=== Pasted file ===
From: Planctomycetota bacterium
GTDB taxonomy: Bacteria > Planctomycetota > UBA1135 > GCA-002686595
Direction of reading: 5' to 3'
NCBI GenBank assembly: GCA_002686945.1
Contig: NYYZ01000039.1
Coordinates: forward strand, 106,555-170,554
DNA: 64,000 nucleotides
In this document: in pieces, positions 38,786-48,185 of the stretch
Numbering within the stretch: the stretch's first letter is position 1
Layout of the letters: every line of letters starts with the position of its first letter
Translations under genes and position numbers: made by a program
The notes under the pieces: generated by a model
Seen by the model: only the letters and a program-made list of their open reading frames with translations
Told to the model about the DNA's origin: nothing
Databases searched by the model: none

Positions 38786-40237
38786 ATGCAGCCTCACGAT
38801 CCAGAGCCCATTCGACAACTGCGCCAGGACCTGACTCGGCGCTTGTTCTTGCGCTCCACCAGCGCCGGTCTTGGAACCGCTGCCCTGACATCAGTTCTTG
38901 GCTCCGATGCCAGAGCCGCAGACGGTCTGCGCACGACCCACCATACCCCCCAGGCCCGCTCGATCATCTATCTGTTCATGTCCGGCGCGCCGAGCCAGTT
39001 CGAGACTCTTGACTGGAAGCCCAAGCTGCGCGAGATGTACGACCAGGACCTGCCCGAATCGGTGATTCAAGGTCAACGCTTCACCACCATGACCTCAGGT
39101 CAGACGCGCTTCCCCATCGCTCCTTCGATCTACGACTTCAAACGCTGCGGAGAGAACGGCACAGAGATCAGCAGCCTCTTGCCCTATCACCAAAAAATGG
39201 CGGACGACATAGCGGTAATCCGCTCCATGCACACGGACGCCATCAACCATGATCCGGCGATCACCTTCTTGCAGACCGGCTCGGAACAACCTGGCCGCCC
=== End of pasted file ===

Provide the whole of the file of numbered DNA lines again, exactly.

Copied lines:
From: Planctomycetota bacterium
GTDB taxonomy: Bacteria > Planctomycetota > UBA1135 > GCA-002686595
Direction of reading: 5' to 3'
NCBI GenBank assembly: GCA_002686945.1
Contig: NYYZ01000039.1
Coordinates: forward strand, 106,555-170,554
DNA: 64,000 nucleotides
In this document: in pieces, positions 38,786-48,185 of the stretch
Numbering within the stretch: the stretch's first letter is position 1
Layout of the letters: every line of letters starts with the position of its first letter
Translations under genes and position numbers: made by a program
The notes under the pieces: generated by a model
Seen by the model: only the letters and a program-made list of their open reading frames with translations
Told to the model about the DNA's origin: nothing
Databases searched by the model: none

Positions 38786-40237
38786 ATGCAGCCTCACGAT
38801 CCAGAGCCCATTCGACAACTGCGCCAGGACCTGACTCGGCGCTTGTTCTTGCGCTCCACCAGCGCCGGTCTTGGAACCGCTGCCCTGACATCAGTTCTTG
38901 GCTCCGATGCCAGAGCCGCAGACGGTCTGCGCACGACCCACCATACCCCCCAGGCCCGCTCGATCATCTATCTGTTCATGTCCGGCGCGCCGAGCCAGTT
39001 CGAGACTCTTGACTGGAAGCCCAAGCTGCGCGAGATGTACGACCAGGACCTGCCCGAATCGGTGATTCAAGGTCAACGCTTCACCACCATGACCTCAGGT
39101 CAGACGCGCTTCCCCATCGCTCCTTCGATCTACGACTTCAAACGCTGCGGAGAGAACGGCACAGAGATCAGCAGCCTCTTGCCCTATCACCAAAAAATGG
39201 CGGACGACATAGCGGTAATCCGCTCCATGCACACGGACGCCATCAACCATGATCCGGCGATCACCTTCTTGCAGACCGGCTCGGAACAACCTGGCCGCCC